One of my books (The Guy I'm Not Dating) is about a young woman who has been burned one too many times in the romance department and decides not to date around but to simply wait for God to bring forth her future spouse from among her male friends. I got a reader note from a young woman who was in precisely that boat. She had been in the book store and prayed that God would show her what book to buy next. She turned around and there was my book. She felt a lot of guidance as a result--and here I was just telling a story! Very cool.

Jackie, be sure to answer Lisa's question, in order to be entered in the drawing!

windycindy said...

My brother was a veterinarian for
over 33 years before he passed
away. He was well like for the
work he did for people's pets
whether they could afford it
or not! James Herriot's book;
All Things Great and Small is
so reminiscent of my brother...
Many thanks, Cindi

squiresj said...

I have read books that have encouraged and uplifted me because of reading a fictional inspirational romance. I would be so down or hurting emotionally and I would gleam something that would cause me to push past it.
jrs362 at hotmail dot com

Please enter me to win. It has been awhile since I read one of your books.

lgm52 said...

The only connection I can think of is that I am a retired Public Library librarian. Of course, I met many people and made lots of friends over books and discussion of various books.

Nancye said...

I remember way back in when "The Outsiders" by SE Hinton was very popular. My friends and all were in love with all of the good looking guys who were in the movie (like Matt Dillon, Rob Lowe, Patrick Swayze, Ralph Macchio, etc.) We read the book and saw the movie so many times that we knew them both by heart. Fast forward to fall 2005. I was teaching 7th grade special education students. When I shared the history I had with the book and the movie (which they also saw). It was really neat to have that kind of connection with my students! The girls didn't want to admit that the guys in the movie were cute, but the boys were quick to say how cute they thought Cherry Valance (Diane Lane) was very "hot"!! LOL!

nancyecdavis AT bellsouth DOT net

Trish Perry said...

These are wonderful moments, friends. Lisa, this was a good question. I'm so sorry about your brother, Cindy. I lost my sister at 36. It's an empty place that never gets filled, isn't it?

Nancy, how cool to have The Outsiders come back around for you like that. That book (and movie) was so popular!

Lisa Wingate said...

What wonderful connections between books and life! The best thing about creating imaginary people and sending them out into the world, is that they come home bringing real friends with them. I've been blessed to meet so many real friends through the books, many of whom have contributed inspirations, thoughts, and ideas to new books. Thanks for sharing, all, and, Trish, thanks for having me!

Judy said...

I connected with "crossing Oceans by Gina Holmes". My husband passed away with a malignant brain tumor before "crossing Oceans" came out but the book brought back everything I went through while my husband slowly lost his life a little each day until God called him home. It really was an emotional book for me to read. The real life connection happened when this book opened up emotions that I had long buried.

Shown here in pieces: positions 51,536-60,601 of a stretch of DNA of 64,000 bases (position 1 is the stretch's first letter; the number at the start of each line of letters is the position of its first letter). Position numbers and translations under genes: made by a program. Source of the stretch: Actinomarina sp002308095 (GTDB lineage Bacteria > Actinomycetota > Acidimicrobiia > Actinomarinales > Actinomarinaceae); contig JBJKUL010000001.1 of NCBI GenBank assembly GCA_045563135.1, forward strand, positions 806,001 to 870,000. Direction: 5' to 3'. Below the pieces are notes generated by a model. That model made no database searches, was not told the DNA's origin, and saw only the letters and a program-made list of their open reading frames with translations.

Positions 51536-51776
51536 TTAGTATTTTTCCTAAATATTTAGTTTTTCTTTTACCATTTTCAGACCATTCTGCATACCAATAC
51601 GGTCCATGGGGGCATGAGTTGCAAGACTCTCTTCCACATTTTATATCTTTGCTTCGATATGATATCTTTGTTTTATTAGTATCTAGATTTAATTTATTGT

karenk said...

i, too, must say that 'crossing oceans' touched my heart and soul. i felt that those characters were a part of my own family.

kmkuka at yahoo dot com

apple blossom said...

I connected with one of Amber Miller's character in her Promise series The character had a miscarriage.

ABreading4fun [at] gmail [dot] com

carla stewart said...

Lisa, I'm so intrigued with the premise of your book. The book/people connection for me was when I was in B & N looking at all the book covers because my publisher had asked me for ideas. I kept coming back to a particular cover of a coat rack that had two hats and coats arranged so that it looked like two people embracing. I'd never heard of the author, but thought the title and cover were catchy - Major Pettigrew's Last Stand by Helen Simonson. A year later, I was thrilled to meet Helen at the Pulpwood Queens Girlfriend Weekend! It's a wonderful book written by a lovely, gracious woman. And we chatted about the cleverness of her cover.

Would love to get my hands on Lisa's book.
carla (dot) stewart (at) sbcglobal (dot) net

Thanks, Trish and Lisa for a great interview!

Trish Perry said...

Thanks for your comments, ladies! I should have mentioned my own book/story/book club connection. I would have to say that books have drawn me into two divergent and wonderful groups of friends--one a group of fellow believers and the other a group of women from all walks of life. Two book clubs, the members of which have become or are swiftly becoming very dear friends over the years. Although the books are the initial draw, I've learned so much and gained such richness in my life from the friendships developed through our discussions.

Carla, your description of that cover is going to send me straight to that book's Amazon page! Intriguing.